How to Reference Car Serial Numbersby Contributor
Vehicle identification numbers, also known as VINs, are used to identify an individual car from similar models. The VIN, which is often marked on a small plate on the dashboard and other locations, can be used to reference the history of the vehicle, identify the owners and reduce the chance of vehicle fraud or theft.
Write down the VIN serial number in question, which should consist of 17 characters, or sections. Each section of the VIN number can be used to reference the manufacturer of the car, the country of origin, the type or body style of the car and its sequence in the manufacturing process. You may want to use a straight-edge or ruler to divide the car serial numbers into manageable sections.
Look at the first 3 characters of the VIN serial numbers, which reference the actual manufacturer of the car. Known as the World Manufacturer Identifier, or WMI, this code also states whether the manufacturer produces more than 500 cars per year. In the case of General Motors, for instance, "1G1" is a reference to Chevrolet passenger cars, "1G2" refers to Pontiac passenger cars and "1GC" applies to a Chevy truck.
Move on to the fourth through eighth digits, which constitute the Vehicle Descriptor Section, or VDS, which is a reference to the type, model and style of the car. This section of VIN serial numbers will give you specific information on the body type of the car (such as station wagon, SUV or coupe), the engine type (such as V-8, turbo-charged V-6 or hybrid) and even options installed on the vehicle.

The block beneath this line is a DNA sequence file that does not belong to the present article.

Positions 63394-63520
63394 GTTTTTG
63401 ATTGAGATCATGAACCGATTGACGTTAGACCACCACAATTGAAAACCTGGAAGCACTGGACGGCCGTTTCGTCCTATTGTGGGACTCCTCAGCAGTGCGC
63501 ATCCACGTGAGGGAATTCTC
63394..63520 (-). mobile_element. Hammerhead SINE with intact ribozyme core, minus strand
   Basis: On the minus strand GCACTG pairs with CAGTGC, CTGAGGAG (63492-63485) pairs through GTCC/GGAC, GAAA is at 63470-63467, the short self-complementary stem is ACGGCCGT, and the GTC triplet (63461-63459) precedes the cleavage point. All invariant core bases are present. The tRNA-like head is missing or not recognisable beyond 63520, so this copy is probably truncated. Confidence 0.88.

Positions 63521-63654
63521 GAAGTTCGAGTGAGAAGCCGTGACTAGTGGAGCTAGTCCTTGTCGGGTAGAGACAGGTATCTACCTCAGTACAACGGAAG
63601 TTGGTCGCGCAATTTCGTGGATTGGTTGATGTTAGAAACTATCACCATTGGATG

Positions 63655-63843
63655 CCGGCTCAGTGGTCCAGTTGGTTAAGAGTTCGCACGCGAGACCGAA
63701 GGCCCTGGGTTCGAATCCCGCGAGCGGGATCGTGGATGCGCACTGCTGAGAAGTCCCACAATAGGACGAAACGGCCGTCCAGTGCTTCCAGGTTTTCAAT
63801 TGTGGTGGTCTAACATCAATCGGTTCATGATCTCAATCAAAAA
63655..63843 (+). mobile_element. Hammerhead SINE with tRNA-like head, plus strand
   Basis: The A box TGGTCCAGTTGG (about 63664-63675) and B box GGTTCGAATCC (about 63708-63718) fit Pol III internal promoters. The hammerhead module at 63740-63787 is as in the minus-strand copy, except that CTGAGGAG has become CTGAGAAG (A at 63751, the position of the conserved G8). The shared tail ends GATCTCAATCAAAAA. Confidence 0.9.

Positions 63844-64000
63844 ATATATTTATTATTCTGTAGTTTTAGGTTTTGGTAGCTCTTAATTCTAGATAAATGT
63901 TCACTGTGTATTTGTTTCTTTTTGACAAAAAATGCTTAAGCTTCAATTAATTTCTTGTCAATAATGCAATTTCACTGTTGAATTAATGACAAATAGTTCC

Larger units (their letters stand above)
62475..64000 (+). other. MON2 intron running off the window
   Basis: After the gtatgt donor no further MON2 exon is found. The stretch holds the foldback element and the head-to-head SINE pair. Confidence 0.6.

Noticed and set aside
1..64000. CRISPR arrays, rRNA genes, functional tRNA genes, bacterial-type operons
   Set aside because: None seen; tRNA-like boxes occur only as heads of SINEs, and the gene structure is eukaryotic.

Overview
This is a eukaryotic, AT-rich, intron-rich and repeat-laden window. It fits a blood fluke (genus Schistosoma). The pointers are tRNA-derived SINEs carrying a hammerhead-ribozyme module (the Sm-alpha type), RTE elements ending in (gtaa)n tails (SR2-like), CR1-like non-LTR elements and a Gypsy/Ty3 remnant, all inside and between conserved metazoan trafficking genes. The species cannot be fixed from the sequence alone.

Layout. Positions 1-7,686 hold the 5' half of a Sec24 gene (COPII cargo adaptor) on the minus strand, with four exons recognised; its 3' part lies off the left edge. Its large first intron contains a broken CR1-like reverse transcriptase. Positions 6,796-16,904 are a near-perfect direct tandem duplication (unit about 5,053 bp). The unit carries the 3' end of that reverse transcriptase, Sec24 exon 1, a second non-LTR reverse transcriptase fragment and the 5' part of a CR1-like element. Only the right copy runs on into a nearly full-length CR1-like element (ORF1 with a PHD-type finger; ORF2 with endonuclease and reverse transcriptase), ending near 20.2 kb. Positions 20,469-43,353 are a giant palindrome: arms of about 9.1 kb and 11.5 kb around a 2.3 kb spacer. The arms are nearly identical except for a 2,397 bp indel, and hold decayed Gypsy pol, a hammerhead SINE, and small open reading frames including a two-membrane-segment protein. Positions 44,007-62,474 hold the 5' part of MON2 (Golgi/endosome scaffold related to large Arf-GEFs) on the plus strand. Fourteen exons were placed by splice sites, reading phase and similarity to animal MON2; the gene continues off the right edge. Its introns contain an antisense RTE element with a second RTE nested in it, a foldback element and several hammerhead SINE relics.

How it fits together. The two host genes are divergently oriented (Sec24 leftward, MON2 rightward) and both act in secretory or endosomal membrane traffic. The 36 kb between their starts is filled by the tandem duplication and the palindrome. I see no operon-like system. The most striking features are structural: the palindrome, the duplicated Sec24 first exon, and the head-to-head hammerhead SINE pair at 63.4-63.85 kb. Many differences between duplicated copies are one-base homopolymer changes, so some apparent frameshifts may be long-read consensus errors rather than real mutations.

Note that the ninth digit is merely a check digit used to validate the VIN number, which can be used to determine whether the serial numbers have been altered.
Use the tenth digit of the VIN serial numbers to identify the model year of the vehicle you need to reference. For example, a 2008 car will have an "8" as the tenth character of the VIN.
Identify the remaining digits of the 17-character VIN as the manufacturer's sequence or coding system. These numbers usually reference the car's place in the manufacturing process, and merely serve to differentiate a particular vehicle as unique.
- check The VIN system was not standardized until 1980, so vehicles manufactured before this time may not conform to ISO requirements.